Friday, June 18, 2010

garlic scape pesto.


ingredients::
1 cup chopped garlic scapes
4-5 sprigs parsley (or basil)
1/2 cup Parmesan cheese (grated)
1/2 cup extra virgin olive oil
sea salt & pepper to taste
juice of 1 lemon
(1/3 cup pine nuts optional)


instructions::
In your food processor whiz the garlic scapes & parsley together until they lie flat in the bottom (10-15 seconds). Add the olive oil, lemon and Parmesan cheese one at a time until it looks like pesto. ;) You may need to add a bit more oil if you have big scapes. Add salt & pepper to taste.

Some recipes call for pine nuts or walnuts (about 1/4 - 1/3 cup) but I like the base recipe without. Why? I like using this as a base for many things, and it is easier for me to tweak the basic pesto for each recipe!
  • Of course it is awesome as a pesto on pasta (if you want the nuts, add roasted pine nuts when you toss it with pasta).
  • It makes a great base for salad dressings (just add more olive oil & a squeeze of lemon to thin and toss into your salad).
  • It is wonderful as a condiment on burgers/brats/grilled veggies.
  • It is a delicious dressing for steamed veggies like peas, swiss chard, spinach, etc. (after steaming, toss in bowl with the pesto...yum).
  • It makes a great dip for veggies or pretzels...mix with some fresh sour cream!
  • Use it instead of red sauce on pizza.
  • Make it using ramps (instead of scapes) in early spring...oh yeah.


I like making a lot of something at a time - it really makes it easier to just get a bunch done at once. From there, I can freeze small batches, store it in canning jars in the fridge, and of course use some immediately for dinner. It is pretty easy to double/triple this recipe during scapes season - we got some in our CSA box, and found them for sale by the bag full at our neighborhood farmer's market!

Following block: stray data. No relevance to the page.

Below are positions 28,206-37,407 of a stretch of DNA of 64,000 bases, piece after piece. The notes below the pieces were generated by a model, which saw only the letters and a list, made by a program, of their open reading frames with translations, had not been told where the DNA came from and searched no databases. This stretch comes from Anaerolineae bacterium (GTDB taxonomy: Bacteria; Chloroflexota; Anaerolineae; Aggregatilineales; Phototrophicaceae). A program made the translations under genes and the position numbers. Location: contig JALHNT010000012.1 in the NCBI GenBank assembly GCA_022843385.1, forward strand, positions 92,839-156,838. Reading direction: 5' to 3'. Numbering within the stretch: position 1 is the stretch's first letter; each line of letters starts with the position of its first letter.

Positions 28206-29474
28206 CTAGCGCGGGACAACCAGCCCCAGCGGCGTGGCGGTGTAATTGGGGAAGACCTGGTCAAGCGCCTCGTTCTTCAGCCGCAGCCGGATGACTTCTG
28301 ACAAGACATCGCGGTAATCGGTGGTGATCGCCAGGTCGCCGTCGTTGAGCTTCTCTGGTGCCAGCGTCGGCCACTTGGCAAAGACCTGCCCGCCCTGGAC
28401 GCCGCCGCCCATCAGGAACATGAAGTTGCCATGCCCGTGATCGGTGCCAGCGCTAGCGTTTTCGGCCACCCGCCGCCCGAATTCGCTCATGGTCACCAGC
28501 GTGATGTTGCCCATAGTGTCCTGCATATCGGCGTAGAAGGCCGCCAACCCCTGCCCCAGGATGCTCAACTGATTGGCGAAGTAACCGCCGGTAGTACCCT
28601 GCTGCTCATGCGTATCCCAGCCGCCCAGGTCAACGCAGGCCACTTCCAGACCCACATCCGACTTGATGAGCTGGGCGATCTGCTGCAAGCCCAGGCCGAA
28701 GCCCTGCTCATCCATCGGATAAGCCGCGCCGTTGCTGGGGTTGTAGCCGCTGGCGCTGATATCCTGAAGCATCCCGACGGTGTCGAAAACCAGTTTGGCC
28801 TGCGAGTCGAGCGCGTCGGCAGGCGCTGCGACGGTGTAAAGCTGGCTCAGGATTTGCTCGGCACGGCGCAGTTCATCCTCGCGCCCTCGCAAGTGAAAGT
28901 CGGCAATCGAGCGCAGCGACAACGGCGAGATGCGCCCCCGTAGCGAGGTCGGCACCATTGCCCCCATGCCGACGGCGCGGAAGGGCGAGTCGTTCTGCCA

Scapes are part of the garlic plant, so contain the same health benefits as the cloves, such as immune system booster and inflammation reliever as well as good calcium, vitamin c iron and even protein! They just have a milder flavor than their bulby base.


7 comments:

Katrina said...

Ok now that looks insanely yummy.. And I know it is the Scape but does that part taste like garlic too we love garlic here.

Kate said...

Any idea if I were to cut off the garlic scapes off my own garlic plants where to cut them? How long are they supposed to be? I've never seen them cut off in real life to know where or how to cut them but I'd like to try them!
thanks!

denise said...

Kate - if you grow hardneck garlic you should always cut them off...it helps the plant put all of its energy down into forming fat bulbs. :) Scapes are usually in the 12-14" range. You cut them at the intersection of the first leaf which usually seems to be about mid-stem or so. They have a nice garlic flavor, but are milder. I love them. :)

There is a YouTube video I saw that shows you how to do it too:
http://www.youtube.com/watch?v=Mqq0mZ9flu4&feature=related

Silvia said...

Looks great! I love garlic. :)

Silvia said...

Do you know if you could substitute garlic chives for the scapes??

Dawn said...

Oh, this is such a great idea for the scapes. I just cut ours off and was wondering what to do with them!
yes, we are wayyyyy behind up here :)

Diana said...

Shopping @ the Farmer's Market today I specifically grabbed some garlic scapes and basil for this recipe. It turned out a little strong by itself (maybe I used a few too many garlic scapes, or they were especially strong?) but with a little added oil and then tossed with pasta it tasted GOOD. I have quite a bit left that I'm going to experiment with too!